Take the 2-minute tour ×
Stack Overflow is a question and answer site for professional and enthusiast programmers. It's 100% free, no registration required.

A Perl script (which I do not control) appends lines to the end of a text file periodically.

I need my PHP script (which will run as a cron job) to read the lines from that file, process them, and then remove them from the file. But, it seems like the only way to remove a line from a file with PHP is to read the file into a variable, remove the one line, truncate the file, and then rewrite the file.

But what happens if:

  1. PHP reads the file
  2. The Perl Script appends a new line.
  3. The PHP script writes the modified buffer back over the file.

In that case the new line would be lost because it would be overwritten when the PHP script finishes and updates the file.

Is there a way to lock a file using PHP in a way that Perl will respect? It looks like the flock() function is PHP specific.

share|improve this question
    
What do you mean by "PHP-specific"? Normally, it should be applied globally, except that the PHP manual says "On some operating systems flock() is implemented at the process level"... –  Ignas R Aug 20 '09 at 7:08
    
And it's not necessary to read all the file into a variable, there are many file handling functions in PHP which are much more flexible. See us3.php.net/manual/en/ref.filesystem.php –  Ignas R Aug 20 '09 at 7:10

4 Answers 4

up vote 3 down vote accepted

Do you have any freedom to change the design? Is removing the processed lines from the file an essential part of your processing?

If you have that freedom how about letting the perl-produced file grow. Presumably the authors of the perl script have some kind of housekeeping in mind already? Maintaining your own "log" of what you have processed. Then when your script starts up it reads the perl file upto the point recorded in your "log". Process a record, update the log.

share|improve this answer
    
The file in question is basically a log file for the Perl script (which is a VERY old shopping cart). The cart writes entries to the log file, but never uses them. The manual suggests that you (the end user) periodically clean the file out. Unfortunately, this log file is the only programmatic access point into an otherwise closed system, and the only way to extend the cart's functionality is to parse the incoming log file, and process the orders accordingly. We could do as you suggested and leave the entries in the file. We would just have to be sure to manually empty the file periodically. –  Nick Aug 20 '09 at 8:10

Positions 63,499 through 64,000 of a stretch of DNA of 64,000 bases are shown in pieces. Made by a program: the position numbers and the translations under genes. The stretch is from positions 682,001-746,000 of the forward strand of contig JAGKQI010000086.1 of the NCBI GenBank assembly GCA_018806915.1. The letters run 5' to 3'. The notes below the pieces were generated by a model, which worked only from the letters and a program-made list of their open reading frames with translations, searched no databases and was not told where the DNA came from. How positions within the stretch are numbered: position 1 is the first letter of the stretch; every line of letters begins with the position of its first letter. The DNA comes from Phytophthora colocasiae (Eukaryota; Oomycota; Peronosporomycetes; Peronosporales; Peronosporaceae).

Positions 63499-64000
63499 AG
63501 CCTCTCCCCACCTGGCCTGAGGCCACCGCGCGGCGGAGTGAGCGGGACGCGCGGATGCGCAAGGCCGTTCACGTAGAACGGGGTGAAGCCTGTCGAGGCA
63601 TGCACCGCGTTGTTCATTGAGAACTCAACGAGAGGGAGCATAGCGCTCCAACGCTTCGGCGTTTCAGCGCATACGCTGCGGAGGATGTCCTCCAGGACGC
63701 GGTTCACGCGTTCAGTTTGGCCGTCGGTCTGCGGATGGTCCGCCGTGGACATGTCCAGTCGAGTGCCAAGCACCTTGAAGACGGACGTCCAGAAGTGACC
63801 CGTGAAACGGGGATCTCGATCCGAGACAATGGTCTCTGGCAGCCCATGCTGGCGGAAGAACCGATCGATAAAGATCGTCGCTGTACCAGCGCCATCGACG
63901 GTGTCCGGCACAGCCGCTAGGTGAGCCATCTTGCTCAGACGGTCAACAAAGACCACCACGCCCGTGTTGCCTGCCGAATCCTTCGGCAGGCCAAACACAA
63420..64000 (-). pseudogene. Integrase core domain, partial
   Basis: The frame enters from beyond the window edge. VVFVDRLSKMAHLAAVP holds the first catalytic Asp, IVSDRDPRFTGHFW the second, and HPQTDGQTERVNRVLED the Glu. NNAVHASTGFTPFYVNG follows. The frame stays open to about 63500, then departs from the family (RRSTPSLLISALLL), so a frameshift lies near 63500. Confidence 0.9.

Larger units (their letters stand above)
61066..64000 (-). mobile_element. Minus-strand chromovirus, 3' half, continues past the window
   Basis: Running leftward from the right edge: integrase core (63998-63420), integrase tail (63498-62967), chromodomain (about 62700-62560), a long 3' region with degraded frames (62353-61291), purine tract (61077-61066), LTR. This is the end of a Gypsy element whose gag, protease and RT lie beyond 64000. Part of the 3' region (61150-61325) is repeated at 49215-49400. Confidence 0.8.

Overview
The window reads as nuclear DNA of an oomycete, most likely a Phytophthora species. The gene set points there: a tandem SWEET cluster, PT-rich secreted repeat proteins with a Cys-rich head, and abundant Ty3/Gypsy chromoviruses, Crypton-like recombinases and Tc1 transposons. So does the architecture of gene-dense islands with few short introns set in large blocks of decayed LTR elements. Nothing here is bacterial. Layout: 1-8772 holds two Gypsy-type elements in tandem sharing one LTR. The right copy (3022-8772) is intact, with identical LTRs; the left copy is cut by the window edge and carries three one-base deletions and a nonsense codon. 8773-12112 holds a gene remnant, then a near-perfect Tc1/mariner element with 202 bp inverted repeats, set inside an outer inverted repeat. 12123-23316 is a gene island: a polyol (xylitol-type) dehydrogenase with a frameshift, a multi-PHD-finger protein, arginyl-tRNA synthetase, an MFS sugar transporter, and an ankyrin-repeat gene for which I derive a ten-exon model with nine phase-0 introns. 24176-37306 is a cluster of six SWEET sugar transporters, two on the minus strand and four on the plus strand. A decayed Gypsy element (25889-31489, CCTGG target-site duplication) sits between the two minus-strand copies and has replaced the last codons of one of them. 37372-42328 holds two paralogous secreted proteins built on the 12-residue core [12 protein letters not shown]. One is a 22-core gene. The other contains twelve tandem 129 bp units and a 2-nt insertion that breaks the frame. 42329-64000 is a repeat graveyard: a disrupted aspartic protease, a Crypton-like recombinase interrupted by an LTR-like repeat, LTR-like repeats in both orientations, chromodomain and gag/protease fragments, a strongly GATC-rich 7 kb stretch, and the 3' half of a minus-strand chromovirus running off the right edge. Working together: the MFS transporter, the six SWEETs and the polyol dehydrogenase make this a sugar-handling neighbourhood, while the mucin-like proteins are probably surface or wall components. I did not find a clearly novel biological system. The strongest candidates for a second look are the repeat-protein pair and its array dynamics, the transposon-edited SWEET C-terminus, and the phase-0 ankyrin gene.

If the Perl script, which you cannot control, already implements file locking via flock, you are fine. If it doesn't (and I'm afraid that we have to assume that), you are out of luck.

share|improve this answer

Another possibility would be to instead of having the perl script write to a file, let it write to a named pipe and have your php script read out directly on the other end and let it write to a real file.

share|improve this answer
    
So far, I like this option the best, but the Perl script runs on a machine which I don't have shell access to. I don't suppose one can create a FIFO locally and then FTP it up? –  Nick Aug 20 '09 at 8:17
    
@Nick, just have a script create the fifo for you. –  daotoad Oct 2 '09 at 21:46

Maybe you instead of working on the same file could let your php script work on a copy? I imagine it could work with three files:

  1. File written to by perl script
  2. A copy of file 1
  3. A processed version of file 2

Then when your php script starts, it checks if file 1 is newer than file 2, and if so makes a new copy, processes this (possibly skipping the number of lines already processed previously) and writes this to file 3.

share|improve this answer
    
What about moving the file, instead of copying it? I believe that the Perl script will create the file if it can't find it (because it's been moved). My next question is, what happens if PHP issues the move command at the same moment Perl tries to write? Is there any chance of an entry getting lost? –  Nick Aug 20 '09 at 20:58

Your Answer

 
discard

By posting your answer, you agree to the privacy policy and terms of service.

Not the answer you're looking for? Browse other questions tagged or ask your own question.